AUBURN, Ala. — Gus Malzahn needs an SEC home win in a bad kind of way. If he gets it in Week 4, it’ll have to come against a rival head coach who has plenty of recent experience with hot seat talk.
Auburn (1-2, 0-1 SEC) will play host to No. 18 LSU (2-1, 1-0 SEC) on Saturday night inside Jordan-Hare Stadium (5 p.m. CT on ESPN) in a game that could loom large over Malzahn’s future with the Tigers.
A Week 3 loss to Texas A&M featured more offensive frustrations for Malzahn and some missed opportunities on the defensive side of the ball. Now the Tigers are looking to avoid the dreaded 0-3 start against Power 5 opponents as Miles brings his talented team from Baton Rouge.
Auburn has lost 7 of its last 9 matchups to LSU, but its two wins in that span have come inside Jordan-Hare Stadium. Malzahn will want some of that home-field magic to come back in this storied SEC West rivalry as he looks to turn the early season around with a much-needed win.
Plenty of storylines will swirl around this matchup between these two teams of Tigers. Here are the five key ones to know.
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Needing a flash of genius vs. ‘The Mad Scientist’
Heading into Saturday’s game, Malzahn made it clear that he believes Auburn’s offensive woes fall squarely on the coaching staff. He said his play-calling “hasn’t been very good” through the first three weeks of the season and that the Tigers needed to do a better job of making in-game adjustments.
“We just have to make better adjustments,” Malzahn said. “With defensive guys, when something works, they are all going to do it …You have to adjust from a coach’s standpoint to put your guys in the best situation possible. Whether it’s personnel, down and distance or alignments, you have to do your homework. You have to be thinking ahead.”
This weekend, Malzahn will look to return to his past success on offense against one of the brightest defensive minds in all of football. Dave Aranda, who took over as LSU’s defensive coordinator after Kevin Steele left for the same job at Auburn, became known as “The Mad Scientist” at Wisconsin for his unique formations and on-the-fly tweaks, especially in the area of pass-rushing.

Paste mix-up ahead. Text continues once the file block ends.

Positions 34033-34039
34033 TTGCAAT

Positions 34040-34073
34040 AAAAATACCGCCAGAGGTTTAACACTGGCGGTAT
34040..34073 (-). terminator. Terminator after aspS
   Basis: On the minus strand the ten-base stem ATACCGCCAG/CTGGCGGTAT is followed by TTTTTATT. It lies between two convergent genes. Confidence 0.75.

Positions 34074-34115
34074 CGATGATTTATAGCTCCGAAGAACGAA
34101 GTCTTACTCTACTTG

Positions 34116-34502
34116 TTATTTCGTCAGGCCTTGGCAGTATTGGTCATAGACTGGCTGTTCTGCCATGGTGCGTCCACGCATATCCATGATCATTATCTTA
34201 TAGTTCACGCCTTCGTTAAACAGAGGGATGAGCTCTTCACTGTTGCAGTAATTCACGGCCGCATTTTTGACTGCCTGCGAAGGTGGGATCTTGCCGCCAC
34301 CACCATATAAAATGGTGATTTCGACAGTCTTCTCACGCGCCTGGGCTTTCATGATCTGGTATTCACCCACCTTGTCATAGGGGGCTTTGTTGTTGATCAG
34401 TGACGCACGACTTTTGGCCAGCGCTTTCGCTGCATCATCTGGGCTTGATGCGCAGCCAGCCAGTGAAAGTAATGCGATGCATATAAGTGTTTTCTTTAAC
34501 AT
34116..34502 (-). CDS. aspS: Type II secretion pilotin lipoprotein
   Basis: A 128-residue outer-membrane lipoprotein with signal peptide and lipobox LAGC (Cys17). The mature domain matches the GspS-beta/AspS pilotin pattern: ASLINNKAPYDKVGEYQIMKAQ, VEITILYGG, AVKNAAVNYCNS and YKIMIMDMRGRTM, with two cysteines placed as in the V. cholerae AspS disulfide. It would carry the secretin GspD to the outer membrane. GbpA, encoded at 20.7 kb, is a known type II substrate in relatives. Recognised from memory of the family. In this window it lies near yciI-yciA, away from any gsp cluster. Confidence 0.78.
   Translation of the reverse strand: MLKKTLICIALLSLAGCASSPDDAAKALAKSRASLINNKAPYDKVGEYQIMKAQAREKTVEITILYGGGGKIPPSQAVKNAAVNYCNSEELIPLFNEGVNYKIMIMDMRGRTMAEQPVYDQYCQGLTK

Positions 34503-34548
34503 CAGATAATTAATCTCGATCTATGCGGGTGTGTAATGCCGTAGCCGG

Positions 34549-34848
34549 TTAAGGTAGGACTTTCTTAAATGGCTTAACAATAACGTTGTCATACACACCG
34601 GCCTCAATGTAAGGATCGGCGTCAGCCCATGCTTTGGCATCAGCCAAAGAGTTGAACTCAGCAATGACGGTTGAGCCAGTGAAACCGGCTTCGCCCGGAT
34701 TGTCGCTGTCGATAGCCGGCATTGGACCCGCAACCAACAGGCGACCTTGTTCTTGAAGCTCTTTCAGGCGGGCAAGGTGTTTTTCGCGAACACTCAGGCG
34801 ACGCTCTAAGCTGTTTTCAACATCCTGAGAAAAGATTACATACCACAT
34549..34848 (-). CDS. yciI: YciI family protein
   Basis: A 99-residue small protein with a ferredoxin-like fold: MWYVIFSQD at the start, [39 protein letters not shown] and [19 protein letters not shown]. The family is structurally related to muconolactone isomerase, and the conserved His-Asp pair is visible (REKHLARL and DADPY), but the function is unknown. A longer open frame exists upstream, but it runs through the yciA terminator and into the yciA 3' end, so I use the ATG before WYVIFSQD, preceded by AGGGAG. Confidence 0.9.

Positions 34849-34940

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Auburn will stick with sophomore quarterback Sean White as the starter, but John Franklin III is there to provide the explosive spark he had in the fourth quarter against Texas A&M if necessary. While Malzahn won’t say if there would be any key personnel changes, something different has to be done offensively in order for Auburn to avoid its sixth straight SEC home loss.
Major Key alert
Aranda has quite a few weapons at his disposal on LSU’s experienced defense, with his biggest being sophomore pass-rusher Arden Key. The 6’6″ Georgia native is currently tied for second in the FBS in total sacks through the first three weeks of the season with 5.5.
“He is a factor. You have to know where he is,” Malzahn said. “When he knows it’s a pass, he is a factor. He was a factor last year against us as a true freshman. We definitely have to be aware of him.”
Key’s trip to Auburn with LSU comes on the heels of the Tigers’ rough performance against Texas A&M defensive ends Myles Garrett and Daeshon Hall. Garrett had a sack on the first play of the game, and the Aggies finished with a whopping 13 tackles for loss.
Auburn has allowed the most tackles for loss of any team in the FBS through the first weeks of the season, and now it’s going against a stellar pass-rusher who plays for a coordinator that excels at generating pressure on quarterbacks in unorthodox ways. LSU has playmakers all over its defense, but Key stands out above the rest, especially considering the Tigers’ recent pass-protection problems.